Wednesday, April 20, 2005


i'm not sure if i'll ever be enough. i have moments of “enough,” but they are so fleeting. they're like that song in the sound of music...“how do you keep a wave upon the sand?” the gentle wave of “enough” rolls in, and before i even have a chance to play around in the fucking water, it rolls back out to sea again. then, as i'm busy staring at the sunset, or picking my too-small swimsuit out of my self-described-too-rotund rear, i'm blindsided by another wave...a bigger, meaner wave...of “not enough.” funny thing is, i keep getting up and going back into the water anyway. hm. perserverance or stupidity?

that's it. i'm signing up for surfing lessons.

read in a nytimes obit yesterday about a woman, geraldine stutz, who was the president of henri bendel for years. pretty remarkable considering it was the mid-fifties when she was hired. anywhoo, she was quoted in New York magazine in 1987 describing her taste in “dog whistle” fashion: “clothes with a pitch so high and special that only the thinnest and most sophisticated women would hear their call.” bee-atch. here's a woman making strides professionally, breaking barriers, but doing so by making legions of women feel
not-thin-enough or rich-enough because they can't buy or fit into the clothes she deemed “it.” she wouldn't even stock clothes over a size 10. if you've ever tried on vintage clothing, you know that a size 10 in the mid-50s is far smaller than a size 10 in 2005. i don't think geraldine would ever invite me to tea. my ass probably wouldn't even fit into her size 2 chairs. it'd be fun to go though. i'd smuggle all of geraldine’s petit fours out under my elizabeth taylor-esque caftan (nothing else would fit me), and accidentally spill my tea on her “dog whistle” chanel suit. arf.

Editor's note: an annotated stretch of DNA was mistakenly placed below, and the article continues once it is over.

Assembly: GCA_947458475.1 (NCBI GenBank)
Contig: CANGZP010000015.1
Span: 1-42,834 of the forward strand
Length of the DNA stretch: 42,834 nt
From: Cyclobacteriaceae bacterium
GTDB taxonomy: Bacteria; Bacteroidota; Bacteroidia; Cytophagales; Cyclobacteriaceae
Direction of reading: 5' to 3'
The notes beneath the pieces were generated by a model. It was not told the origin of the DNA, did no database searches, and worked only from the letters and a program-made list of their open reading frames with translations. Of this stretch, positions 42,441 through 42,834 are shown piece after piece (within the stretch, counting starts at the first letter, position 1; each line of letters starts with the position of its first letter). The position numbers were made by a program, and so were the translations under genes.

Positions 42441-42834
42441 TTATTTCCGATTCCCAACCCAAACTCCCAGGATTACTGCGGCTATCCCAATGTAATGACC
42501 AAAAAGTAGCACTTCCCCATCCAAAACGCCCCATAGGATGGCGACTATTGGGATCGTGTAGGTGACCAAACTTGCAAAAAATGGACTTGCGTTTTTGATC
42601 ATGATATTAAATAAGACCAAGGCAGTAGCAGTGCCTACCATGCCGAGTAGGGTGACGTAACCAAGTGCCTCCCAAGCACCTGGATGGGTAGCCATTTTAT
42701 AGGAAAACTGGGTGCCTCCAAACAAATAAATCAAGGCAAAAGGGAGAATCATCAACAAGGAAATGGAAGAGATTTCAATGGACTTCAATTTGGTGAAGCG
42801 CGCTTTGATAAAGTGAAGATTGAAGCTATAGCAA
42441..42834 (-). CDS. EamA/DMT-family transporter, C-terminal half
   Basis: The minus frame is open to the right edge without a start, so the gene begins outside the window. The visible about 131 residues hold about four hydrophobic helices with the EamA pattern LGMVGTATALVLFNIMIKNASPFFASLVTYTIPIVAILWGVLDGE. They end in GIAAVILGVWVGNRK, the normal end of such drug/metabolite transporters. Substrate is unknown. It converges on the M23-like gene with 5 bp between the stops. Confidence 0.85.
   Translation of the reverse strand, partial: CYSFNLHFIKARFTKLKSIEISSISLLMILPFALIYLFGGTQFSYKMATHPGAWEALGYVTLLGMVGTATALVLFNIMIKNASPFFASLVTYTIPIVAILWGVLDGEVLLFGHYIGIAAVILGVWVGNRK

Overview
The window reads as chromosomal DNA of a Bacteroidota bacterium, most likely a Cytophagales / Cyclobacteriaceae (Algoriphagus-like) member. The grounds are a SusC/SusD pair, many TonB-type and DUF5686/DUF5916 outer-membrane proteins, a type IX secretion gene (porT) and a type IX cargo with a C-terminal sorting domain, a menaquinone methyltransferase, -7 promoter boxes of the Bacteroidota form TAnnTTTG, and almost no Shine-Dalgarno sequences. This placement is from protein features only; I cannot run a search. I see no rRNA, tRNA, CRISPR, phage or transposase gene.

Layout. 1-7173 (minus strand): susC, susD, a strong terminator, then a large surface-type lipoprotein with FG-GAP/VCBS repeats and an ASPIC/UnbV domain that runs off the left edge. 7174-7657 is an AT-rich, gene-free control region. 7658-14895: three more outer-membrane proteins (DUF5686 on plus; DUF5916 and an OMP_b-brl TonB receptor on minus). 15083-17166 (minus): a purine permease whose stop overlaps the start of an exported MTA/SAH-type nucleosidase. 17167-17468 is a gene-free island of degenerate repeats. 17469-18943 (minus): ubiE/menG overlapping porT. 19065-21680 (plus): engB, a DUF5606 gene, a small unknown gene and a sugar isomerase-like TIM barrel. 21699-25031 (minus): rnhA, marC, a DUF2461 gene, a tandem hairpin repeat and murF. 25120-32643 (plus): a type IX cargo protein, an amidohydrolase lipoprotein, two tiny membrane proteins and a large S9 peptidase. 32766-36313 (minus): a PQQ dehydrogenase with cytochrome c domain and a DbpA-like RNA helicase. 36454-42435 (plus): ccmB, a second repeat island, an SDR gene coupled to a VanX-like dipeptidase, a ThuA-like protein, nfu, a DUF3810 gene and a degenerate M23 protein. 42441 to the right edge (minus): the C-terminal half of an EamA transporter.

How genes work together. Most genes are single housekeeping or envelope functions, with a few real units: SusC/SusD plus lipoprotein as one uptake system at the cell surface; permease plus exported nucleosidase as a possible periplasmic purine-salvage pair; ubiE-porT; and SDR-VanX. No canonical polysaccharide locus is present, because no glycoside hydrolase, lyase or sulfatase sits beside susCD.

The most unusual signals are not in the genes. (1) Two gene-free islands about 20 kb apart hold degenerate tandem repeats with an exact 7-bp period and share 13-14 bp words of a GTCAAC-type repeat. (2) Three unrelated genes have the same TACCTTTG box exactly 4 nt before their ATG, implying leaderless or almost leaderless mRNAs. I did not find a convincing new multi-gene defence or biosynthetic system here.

even today, there are many designers who won't design for women over size 10, or even 8. i suppose it makes them feel special. (jesus, it's all so very high school. at least i could compete in high school. i had good hair and could peg roll my jeans successfully.) they're like the fashion popes. they dictate what we are to believe is attractive - from the length of a hemline to the size and shape of our bodies. i've heard these
designers (often male, but not always - us women folk can often be our worst enemies) defend themselves by saying that “my clothing just looks better on a thin body.” well, yes. sure. duh. most clothes look good on a hanger. isn't it much easier to create clothing that is flattering on a one-dimensional flat figure than a body with an actual landscape? wouldn't a designer worht his/her salt want to challenge him/herself by making clothes that look beautiful on real women? isn't that where the real talent lies? i could drape halle berry in burlap and she'd be beautiful. that doesn't make me a designer.

don't get me wrong. i love fashion, but i hate fashion people. they're a bitter and angry bunch. why? because they're hungry! i'd like to buy the fashion industry lunch. not a coke. not a line of coke. lunch. with brownies for dessert. and ice cream. after their initial response of shock and awe, i have a feeling their moods would improve exponentially. then maybe they'd design clothes for us real folks. cuz then they'd be real folks. and we could all sit around eating brownies and ice cream in armani prive and versace. first order of business - elastic waistbands.

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